By Brandon Burnett
Cold, Hard Football Facts Wizard of the NFC West (@B_Burnett49er)

Outside of Arizona finding another way to waste a perfectly good performance from its defense, Week 13 in the NFC West was a bit out of the norm. 

Then again, I suppose the fact that the 49ers and Rams came within 30 seconds of tying shouldn't come as a shock to us. The two teams broke even in their first meeting three weeks ago, after all. 

Only in Week 10, Colin Kaepernick replaced an injured Alex Smith and helped the 49ers come from behind to force overtime. Sunday, it was Kaepernick who committed two costly mental mistakes that attributed greatly to the 16-13 overtime loss. 

He was hardly the only one deserving blame for San Francisco, but as if the Bay Area QB controversy wasn't hot enough, Kaepernick's mistake-prone performance just set it ablaze. 

Aside from the Rams pulling out the late win (and doing so without the services of WR Danny Amendola the entire game), Seattle brought the NFC West some positive results by finally coming through on the road. 

Just when we thought it to be impossible, the Seahawks go into Chicago and slay the Bears 23-17 in overtime. The win moves Seattle to 7-5 and only 1 1/2 games behind the 49ers with four weeks remaining. 

It appears the race is back on. 

1. The football always seems to find its way into Janoris Jenkins' hands. (49ers vs. Rams)

First, I must say that the decision of the 49ers coaching staff to call a designed pitch play inside San Fran's 20-yard line with under four minutes remaining in 16-13 OT loss was probably the worst play-call of the weekend that didn't come from either an NFC East team or the Jets.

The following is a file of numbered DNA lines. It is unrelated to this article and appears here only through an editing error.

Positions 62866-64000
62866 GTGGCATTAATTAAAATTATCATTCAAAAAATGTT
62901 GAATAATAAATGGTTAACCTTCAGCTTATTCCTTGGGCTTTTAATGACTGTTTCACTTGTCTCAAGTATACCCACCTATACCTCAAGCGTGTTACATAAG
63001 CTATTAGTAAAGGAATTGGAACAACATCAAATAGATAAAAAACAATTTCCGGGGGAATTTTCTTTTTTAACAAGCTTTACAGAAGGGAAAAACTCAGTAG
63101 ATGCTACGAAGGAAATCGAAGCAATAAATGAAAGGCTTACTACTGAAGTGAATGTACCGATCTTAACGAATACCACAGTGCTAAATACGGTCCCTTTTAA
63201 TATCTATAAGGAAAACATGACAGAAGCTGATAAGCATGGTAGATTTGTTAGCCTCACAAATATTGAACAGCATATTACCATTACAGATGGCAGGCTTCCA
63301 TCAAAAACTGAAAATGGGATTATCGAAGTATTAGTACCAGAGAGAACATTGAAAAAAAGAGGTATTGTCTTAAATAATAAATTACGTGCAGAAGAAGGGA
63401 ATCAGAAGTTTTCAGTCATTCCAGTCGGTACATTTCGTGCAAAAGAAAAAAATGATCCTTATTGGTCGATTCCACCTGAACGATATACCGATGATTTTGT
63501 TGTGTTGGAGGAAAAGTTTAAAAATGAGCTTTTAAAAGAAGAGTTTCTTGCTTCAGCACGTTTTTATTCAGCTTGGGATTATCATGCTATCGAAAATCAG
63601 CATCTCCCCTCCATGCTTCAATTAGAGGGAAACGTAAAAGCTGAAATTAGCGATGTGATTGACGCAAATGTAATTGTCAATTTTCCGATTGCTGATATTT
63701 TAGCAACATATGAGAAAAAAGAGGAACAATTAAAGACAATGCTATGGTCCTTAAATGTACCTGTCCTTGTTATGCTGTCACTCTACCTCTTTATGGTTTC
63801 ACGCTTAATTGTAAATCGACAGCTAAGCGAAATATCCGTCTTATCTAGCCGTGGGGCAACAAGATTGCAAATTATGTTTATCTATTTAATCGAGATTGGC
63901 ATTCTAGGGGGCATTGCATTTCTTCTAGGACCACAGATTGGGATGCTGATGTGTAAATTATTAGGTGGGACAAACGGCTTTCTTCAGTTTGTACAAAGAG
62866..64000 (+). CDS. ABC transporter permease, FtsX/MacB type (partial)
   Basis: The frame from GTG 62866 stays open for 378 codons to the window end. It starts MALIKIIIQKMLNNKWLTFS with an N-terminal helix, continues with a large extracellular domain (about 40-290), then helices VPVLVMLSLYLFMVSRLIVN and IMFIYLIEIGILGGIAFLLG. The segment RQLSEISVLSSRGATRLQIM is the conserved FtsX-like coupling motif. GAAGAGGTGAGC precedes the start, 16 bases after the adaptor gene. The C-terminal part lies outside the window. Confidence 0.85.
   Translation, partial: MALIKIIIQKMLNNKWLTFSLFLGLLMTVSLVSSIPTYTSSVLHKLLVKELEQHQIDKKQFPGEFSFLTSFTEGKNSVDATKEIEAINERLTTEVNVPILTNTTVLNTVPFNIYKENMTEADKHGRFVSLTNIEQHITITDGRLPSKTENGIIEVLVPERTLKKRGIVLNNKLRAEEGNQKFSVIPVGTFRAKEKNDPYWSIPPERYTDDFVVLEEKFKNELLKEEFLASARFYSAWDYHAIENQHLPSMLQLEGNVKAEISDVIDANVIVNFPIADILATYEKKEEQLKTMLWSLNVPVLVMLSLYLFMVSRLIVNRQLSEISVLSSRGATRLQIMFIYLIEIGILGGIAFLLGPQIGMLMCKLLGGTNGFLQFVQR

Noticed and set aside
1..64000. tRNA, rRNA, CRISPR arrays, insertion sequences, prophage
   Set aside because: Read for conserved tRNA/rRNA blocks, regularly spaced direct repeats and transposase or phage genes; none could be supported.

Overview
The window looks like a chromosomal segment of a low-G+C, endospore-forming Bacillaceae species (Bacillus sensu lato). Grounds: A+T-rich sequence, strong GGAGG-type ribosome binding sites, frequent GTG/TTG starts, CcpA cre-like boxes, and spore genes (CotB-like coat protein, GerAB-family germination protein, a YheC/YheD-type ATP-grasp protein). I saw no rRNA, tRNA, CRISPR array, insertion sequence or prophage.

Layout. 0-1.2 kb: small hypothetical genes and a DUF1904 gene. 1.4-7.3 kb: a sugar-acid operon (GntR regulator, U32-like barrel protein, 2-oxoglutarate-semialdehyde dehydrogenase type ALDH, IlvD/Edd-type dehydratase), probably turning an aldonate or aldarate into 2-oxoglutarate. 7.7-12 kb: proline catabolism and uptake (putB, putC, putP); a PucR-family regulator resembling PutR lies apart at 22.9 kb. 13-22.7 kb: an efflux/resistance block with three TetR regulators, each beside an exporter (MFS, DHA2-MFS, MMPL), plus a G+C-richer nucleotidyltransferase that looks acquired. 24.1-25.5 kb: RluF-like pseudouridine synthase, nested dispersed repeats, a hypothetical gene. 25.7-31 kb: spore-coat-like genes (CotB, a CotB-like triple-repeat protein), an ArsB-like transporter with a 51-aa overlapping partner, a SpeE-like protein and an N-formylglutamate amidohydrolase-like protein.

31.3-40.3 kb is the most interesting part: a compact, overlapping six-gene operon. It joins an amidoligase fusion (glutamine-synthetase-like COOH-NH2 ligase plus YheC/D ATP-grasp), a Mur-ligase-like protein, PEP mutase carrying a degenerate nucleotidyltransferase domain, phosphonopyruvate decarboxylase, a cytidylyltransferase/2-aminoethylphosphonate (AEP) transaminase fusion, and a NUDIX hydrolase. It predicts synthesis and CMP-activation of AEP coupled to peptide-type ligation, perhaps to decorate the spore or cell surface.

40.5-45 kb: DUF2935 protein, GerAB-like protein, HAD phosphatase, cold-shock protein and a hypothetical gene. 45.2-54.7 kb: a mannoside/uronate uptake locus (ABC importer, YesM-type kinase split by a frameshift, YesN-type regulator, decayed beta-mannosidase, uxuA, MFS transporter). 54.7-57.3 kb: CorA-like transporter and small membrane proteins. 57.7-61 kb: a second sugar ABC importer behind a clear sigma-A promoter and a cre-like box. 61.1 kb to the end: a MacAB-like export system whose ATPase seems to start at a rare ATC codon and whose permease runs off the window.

That much is obvious. 

Regardless, the play was called. Colin Kaepernick faked an inside hand-off before rushing a pitch to Ted Ginn Jr. on 3rd-and-3 that sailed over Ginn's head. Janoris Jenkins, as if it would be anyone else, found himself headed right to where the ball was also going. The end zone. 

Jenkins simply dove on the ball inside the 5-yard line and rolled into the end zone untouched as if he were on fire. That's probably because he is. 

St. Louis pulled out a road win over Arizona last week after the rookie cornerback returned two interceptions for scores. Jenkins now has four defensive TDs in 2012 and three over the past two games. 

But this one saved the Rams season. No doubt about it. St. Louis trailed 10-2 before the score and offensively were doing absolutely nothing. The first two points on the board for the Rams were awarded to them when Kaepernick threw the ball away from inside his own end zone on a pass that didn't cross the line of scrimmage. 

Safety. Courtesy of the Rams' pass rush, which flustered the Kapper much of the game. Was benching Smith for Kaepernick the right decision? That inevitable question will be asked after every loss the 49ers suffer with a healthy Smith on the sidelines. 

This week, the answer looked a no, abeit not an entirely convincing no. Smith likely wouldn't have committed such fatal mistakes, but the O-line wasn't doing much in run blocking or pass blocking. 

At 5-6-1, St. Louis is, believe it or not, in the thick of the NFC Wild Card race. The Seahawks are in sole possession of the No. 6 seed, just 1 1/2 up on the Rams.  They'll meet in Week 17 at CenturyLink Field in Seattle, too. 

2. Russell Wilson is a man to be feared. (Seahawks vs. Bears)

Seattle just picked up the signature road win it had long been searching for. 

At some point, defeating a quality opponent away from home is a must. Playoff hopes depend on it. The Seahawks' 23-17 overtime win taught us two things in particular.

One, Seattle's chances of qualifying for the postseason just went up a ton. 9-7 will likely take a wild card spot and the 'Hawks hold a head-to-head tiebreaker over the 6-6 Vikings and 6-6 Cowboys. They now hold the tiebreaker over the 8-4 Bears as well, who are no longer a lock for a 10-win season. 

Two, Russell Wilson is a legitimate NFL quarterback, and has been for over a month. 

Wilson's passer rating of 104.9 became his fourth-straight of over 100 and third-straight of 96.8 or higher on the road. The third-round pick now has 17 TD passes to just eight interceptions in 2012 and an overall passer rating of 93.9. 

Seattle climbed to No. 8 in Offensive Passer Rating after Week 12 and continues to rise.